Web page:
|Directed by||Hugo Fregonese|
|Produced by||M. J. Frankovich|
|Written by||Giovanni Boccaccio (book)
Geza Herczeg (treatment)
|Distributed by||RKO Radio Pictures|
|Release date(s)||13 January 1953 (UK)
16 November 1953 (US)
Decameron Nights is a 1953 anthology film based on three tales from The Decameron by Giovanni Boccaccio, specifically the ninth and tenth tales of the second day and the ninth tale of the third. It stars Joan Fontaine and, as Boccaccio, Louis Jourdan.
In the mid-fourteenth century, Boccaccio seeks his true love, the recently widowed Fiametta (Joan Fontaine), and finds that she has fled Florence, plague-ridden and being sacked by an invading army, for a villa in the countryside with several female companions. When he shows up on her doorstep, Fiametta does not want to invite him to stay, but her friends, bored and lacking male companionship, override her objections. To entertain the ladies (and further his courtship of Fiametta), Boccaccio tells stories of the pursuit of love.
Bartolomea (Fontaine) is frustrated by her marriage to the wealthy, much older Ricciardo (Godfrey Tearle). The latter's strong belief in astrology dictates how they live. One day, the stars are favorable for fishing. However, a pirate ship appears suddenly and captures the ladies. The captain, Paganino (Jourdan), inspects his prisoners and releases all but Bartolomea. He sends her husband a demand for 50,000 gold florins ransom to be paid at Majorca. By the time Ricciardo shows up however, Bartolomea has fallen in love with the pirate. She denies knowing Ricciardo and, when he is unable to answer a simple question (the color of her eyes in the dark), Paganino's friend, the larcenous Governor of Majorca (Eliot Makeham), orders Ricciardo to pay a fine for his lies: the sum of 50,000 florins. Paganino and Bartolomea get married and he promises to give up pirating.
Fiametta is not amused by the "moral" of the story, but the others beg Boccaccio for another. Instead, Fiametta decides to recount a more uplifting tale, to her friends' disappointment.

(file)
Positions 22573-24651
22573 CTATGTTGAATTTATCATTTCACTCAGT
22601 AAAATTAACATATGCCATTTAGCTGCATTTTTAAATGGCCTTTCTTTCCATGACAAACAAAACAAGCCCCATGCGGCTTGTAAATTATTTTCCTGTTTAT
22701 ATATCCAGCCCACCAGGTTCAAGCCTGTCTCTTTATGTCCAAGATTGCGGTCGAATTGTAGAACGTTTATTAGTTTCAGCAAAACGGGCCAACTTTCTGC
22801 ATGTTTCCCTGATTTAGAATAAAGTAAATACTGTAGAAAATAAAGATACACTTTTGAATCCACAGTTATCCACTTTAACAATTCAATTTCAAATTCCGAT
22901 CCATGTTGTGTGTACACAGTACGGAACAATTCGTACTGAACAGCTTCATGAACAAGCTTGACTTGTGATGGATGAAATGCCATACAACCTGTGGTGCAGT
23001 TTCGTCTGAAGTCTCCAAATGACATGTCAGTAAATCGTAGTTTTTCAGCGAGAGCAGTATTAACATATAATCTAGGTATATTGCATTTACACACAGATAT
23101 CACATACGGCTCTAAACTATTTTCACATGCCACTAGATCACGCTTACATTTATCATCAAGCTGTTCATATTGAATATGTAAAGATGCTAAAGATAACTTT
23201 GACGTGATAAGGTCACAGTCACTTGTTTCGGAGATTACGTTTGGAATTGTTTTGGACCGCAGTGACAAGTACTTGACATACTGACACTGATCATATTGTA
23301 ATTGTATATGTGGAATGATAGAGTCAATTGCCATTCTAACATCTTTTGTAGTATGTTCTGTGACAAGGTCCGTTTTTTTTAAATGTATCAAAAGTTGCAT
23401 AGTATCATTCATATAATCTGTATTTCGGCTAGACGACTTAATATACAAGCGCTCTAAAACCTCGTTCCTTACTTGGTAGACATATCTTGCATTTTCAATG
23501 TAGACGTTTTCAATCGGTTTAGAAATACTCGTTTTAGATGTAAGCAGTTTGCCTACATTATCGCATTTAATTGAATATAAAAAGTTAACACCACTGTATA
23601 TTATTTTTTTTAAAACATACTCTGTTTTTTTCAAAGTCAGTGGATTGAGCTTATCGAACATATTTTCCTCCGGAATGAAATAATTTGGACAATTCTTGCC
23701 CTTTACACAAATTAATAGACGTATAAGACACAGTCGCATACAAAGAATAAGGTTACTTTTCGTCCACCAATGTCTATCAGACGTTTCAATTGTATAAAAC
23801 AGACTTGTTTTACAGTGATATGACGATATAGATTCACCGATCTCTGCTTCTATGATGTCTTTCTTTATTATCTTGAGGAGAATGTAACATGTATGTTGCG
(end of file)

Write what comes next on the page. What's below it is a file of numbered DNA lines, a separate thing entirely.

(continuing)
Giulio (Jourdan) goads Bernabo (Tearle) into betting on the virtue of his wife Ginevra (Fontaine). Giulio wagers 1000 florins against Bernabo's 5000 that he can seduce Ginevra within a month. However, Giulio merely bribes the woman's maid Nerina (Binnie Barnes) into letting him hide in her mistress's bedchamber. Later, while Ginevra sleeps, he steals a locket with Bernabo's likeness in it and cuts off a lock of her hair, noticing as he does so a birthmark on her shoulder. When Giulio provides all three as "proof", Bernabo pays up. He then recruits two assassins to do away with his wife. The killers are discomfited by Ginevra's lack of fear and let her go.
She disguises herself as a man and becomes a sailor on a merchant ship. A potential customer, the Sultan (Meinhart Maur), becomes fascinated by Ginevra's pet talking parrot and agrees to buy the merchant's wares if he can also have the bird. Since the parrot will only speak for Ginevra, she agrees to enter the Sultan's service.
Then one day, she spots her locket in a marketplace stall manned by Giulio. Still in disguise, she coaxes the story out of him and finally learns why her husband wanted her dead. She then has the Sultan invite both Giulio and Bernabo (now working for Giulio) to dinner. Later, with the Sultan and Bernabo within earshot but out of sight, she appears dressed as a woman and asks Giulio if he knows her. When he repeatedly denies it, she is vindicated, and reunited with her husband.
Boccaccio does not like the tale, and starts another.
Spanish Don Bertrando (Jourdan) is sent to fetch a female doctor, Isabella (Fontaine), for his master, the seriously ill King (Hugh Morton). On the trip, he has to defend her against two highwaymen.
When she is able to cure the King, he offers her anything she wants. She asks for a husband: Bertrando. Dismayed, Bertrando agrees, but immediately after their wedding, he leaves her, as that was all that he had promised to do, and resumes his playboy ways. Before he departs, he tells his new wife that he will only live with her if she obtains the ring on his finger and bears him a child. Determined, she sets out to do just that.
Learning that Bertrando is trying to seduce an innkeeper's daughter Maria (Joan Collins), Isabella has the aggrieved innkeeper send Bertrando a message supposedly from Maria agreeing to spend the night with him. Instead, Isabella keeps the rendezvous in the dark, unlit bedroom. She later steals Bertrando's ring while he is sleeping and leaves before her deception is revealed. Months later, she gives birth to a son. Bertrando shows up, having heard that she claims the child is his. After she tells her story, Bertrando embraces her.
When Fiametta is again critical of Boccaccio's story, he gives up and leaves the villa. However, he returns, takes Fiametta in his arms, and kisses her. She resists at first, then gives in.
- Joan Fontaine as Fiametta / Bartolomea / Ginevra / Isabella
- Louis Jourdan as Giovanni Boccaccio / Paganino / Giulio / Don Bertrando
- Godfrey Tearle as Ricciardo / Bernabo
- Joan Collins as Pampinea / Maria
- Binnie Barnes as Contessa de Firenze / The Countess / Nerina the Chambermaid / The Old Witch
- Meinhart Maur as Sultan
- Gordon Whiting
- Gordon Bell as Merchant
- Melissa Stribling as Girl in Villa
- Stella Riley as Girl in Villa
- Mara Lane as Girl in Villa
- Van Boolen as Captain
- Gérard Tichy
- Diaz de Mendoza
- Carlos Villarías (as Carolos Villarias)
- Eliot Makeham as Governor of Majorca
- Marjorie Rhodes as Signora Bucca
- Noel Purcell as Father Francisco
- Hugh Morton as King
- George Bernard as Messenger
- Bert Bernard as Messenger